Property owners, you – and your bank – definitively own your home. But what about the air above your property and the earth and its contents beneath it?
Property rights were originally governed by the ad coelum maxim: whoever owns the soil, holds title all the way up to the heavens and down to the depths of hell. But, this maxim – however poetic – was created before construction cranes, drones or industrial mining, and now it is no longer applicable.
In fact, according to Dr Cait Storr, lecturer in property and legal theory at Melbourne Law School: “It sounds cool, but it’s never been true.”
So, how far below our homes do we own? “There’s no simple answer to these questions,” says Dr Storr.
Laws vary from state to state, but typically, if you – or your great grandfather – bought your property before 1891, then you often own all the way down to the centre of the earth. But, crown land grants issued after 1891 are typically limited to approximately 15.24 metres below the surface.
Do you own the air above your property?
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Dr Storr is reluctant to confirm this numeric figure. “The problem is it comes down to some quite technical questions about what constitutes the soil underneath the land – and that changes from jurisdiction to jurisdiction. “[But] If we are talking about what is in the soil and is owned by whom, we can discuss that with more certainty.”
What happens, for instance, if you find oil in your suburban back garden. Is it yours and are you rich at last? “It’s not yours, no,” says Dr Storr. “The Crown has always claimed ownership to gold and silver, and progressively over time claimed ownership to most natural resources and minerals that you’d find in the soil.”
So, any gold, gas, petroleum, coal, copper or anything else found on, or in, your land is property of the Crown. While you still own your land, the states can grant exploratory or mining licences to mining companies, allowing them to explore or mine without your approval – unless the proposed work is within 100 metres of a house where someone lives, or a farm.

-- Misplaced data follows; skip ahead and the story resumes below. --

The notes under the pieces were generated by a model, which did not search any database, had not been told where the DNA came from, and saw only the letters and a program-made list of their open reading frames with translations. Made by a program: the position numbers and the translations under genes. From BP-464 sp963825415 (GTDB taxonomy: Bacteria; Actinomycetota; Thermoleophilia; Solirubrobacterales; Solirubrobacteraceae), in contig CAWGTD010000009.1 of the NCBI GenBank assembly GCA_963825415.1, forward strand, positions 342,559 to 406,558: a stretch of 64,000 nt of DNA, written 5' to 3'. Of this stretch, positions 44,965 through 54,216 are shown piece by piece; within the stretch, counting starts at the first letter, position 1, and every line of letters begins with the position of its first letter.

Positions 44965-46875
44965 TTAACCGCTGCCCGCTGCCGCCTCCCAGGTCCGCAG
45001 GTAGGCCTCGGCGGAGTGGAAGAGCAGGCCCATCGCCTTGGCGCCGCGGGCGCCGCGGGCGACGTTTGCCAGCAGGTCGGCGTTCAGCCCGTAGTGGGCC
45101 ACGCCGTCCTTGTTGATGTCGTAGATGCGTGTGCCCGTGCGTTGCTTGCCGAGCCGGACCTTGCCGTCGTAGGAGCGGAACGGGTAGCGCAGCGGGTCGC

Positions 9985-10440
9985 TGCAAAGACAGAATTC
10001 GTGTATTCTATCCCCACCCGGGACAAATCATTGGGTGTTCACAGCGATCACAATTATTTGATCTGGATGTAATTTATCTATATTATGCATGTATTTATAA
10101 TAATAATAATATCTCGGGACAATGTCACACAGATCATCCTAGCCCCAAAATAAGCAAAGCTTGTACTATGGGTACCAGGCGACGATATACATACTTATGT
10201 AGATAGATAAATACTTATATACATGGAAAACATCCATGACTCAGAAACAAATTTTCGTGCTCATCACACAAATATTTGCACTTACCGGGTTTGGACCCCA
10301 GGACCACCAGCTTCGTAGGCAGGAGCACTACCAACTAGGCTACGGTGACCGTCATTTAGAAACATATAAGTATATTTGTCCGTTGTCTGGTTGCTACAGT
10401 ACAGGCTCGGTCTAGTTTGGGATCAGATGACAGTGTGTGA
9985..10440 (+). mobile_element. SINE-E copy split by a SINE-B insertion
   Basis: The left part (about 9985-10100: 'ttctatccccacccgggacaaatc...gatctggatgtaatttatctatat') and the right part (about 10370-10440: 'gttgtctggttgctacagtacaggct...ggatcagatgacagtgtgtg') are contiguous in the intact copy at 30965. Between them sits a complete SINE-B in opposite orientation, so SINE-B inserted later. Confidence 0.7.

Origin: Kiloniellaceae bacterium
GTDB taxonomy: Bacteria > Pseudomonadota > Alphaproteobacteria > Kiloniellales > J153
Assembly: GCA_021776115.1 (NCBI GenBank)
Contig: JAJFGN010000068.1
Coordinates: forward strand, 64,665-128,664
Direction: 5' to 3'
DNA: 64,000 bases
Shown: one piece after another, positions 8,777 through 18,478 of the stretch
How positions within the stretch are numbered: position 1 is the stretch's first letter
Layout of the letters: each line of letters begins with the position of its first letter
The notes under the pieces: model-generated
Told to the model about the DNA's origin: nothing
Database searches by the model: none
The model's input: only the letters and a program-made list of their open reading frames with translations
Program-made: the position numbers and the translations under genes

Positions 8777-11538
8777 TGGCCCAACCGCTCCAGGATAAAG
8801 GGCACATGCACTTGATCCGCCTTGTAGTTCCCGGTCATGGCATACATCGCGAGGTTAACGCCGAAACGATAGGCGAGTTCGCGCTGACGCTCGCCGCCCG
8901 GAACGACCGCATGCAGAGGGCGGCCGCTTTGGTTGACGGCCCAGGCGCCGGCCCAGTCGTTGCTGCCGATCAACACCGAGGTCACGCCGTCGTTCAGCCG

However, while landowners cannot prevent companies from coming onto their properties. “Access has to be negotiated with the landowner’s consent,” says Dr Storr, citing the high-profile Lock The Gate movement.
What about above, do we own the air above and around our properties? Legally, in Australia, property owners own “to such height as is necessary for the ordinary use and enjoyment of his land and the structures upon it”. But, what exactly constitutes “ordinary use” is open to legal interpretation.
What are your legal rights against a drone flying over your property?
“When we talk about air rights, the title is really misleading,” says Dr Storr. “Because it’s not actually air that is being bought and sold, it’s the right to develop, or the right to veto development of, particular volumes of space.”
Interesting cases involving air trespass are redefining property rights in Australia. Last year, a developer, Steller, was instructed by the Supreme Court to remove their crane hanging over a family’s neighbouring home in Elwood, Melbourne. “The crane constitutes an actual trespass,” said Justice Riordan.
While planes are allowed to fly over your home, what about drones? “There’s been quite a bit of debate about drones flying over property. At what point is it a nuisance, considering that drones can come in quite close?” says Dr Storr.
After all, you can’t legally stop someone from looking at your house. “People can look over the fence,” says Dr Storr. “This is why it’s difficult to ground any legal action against a drone flying over your property.”
As the states continue to slowly redefine property rights in the courts, its vital to remember that property law, is not “really about our private rights over things,” says Dr Storr. “It’s about managing collective access to scarce resources. Its about our relationships with each other.”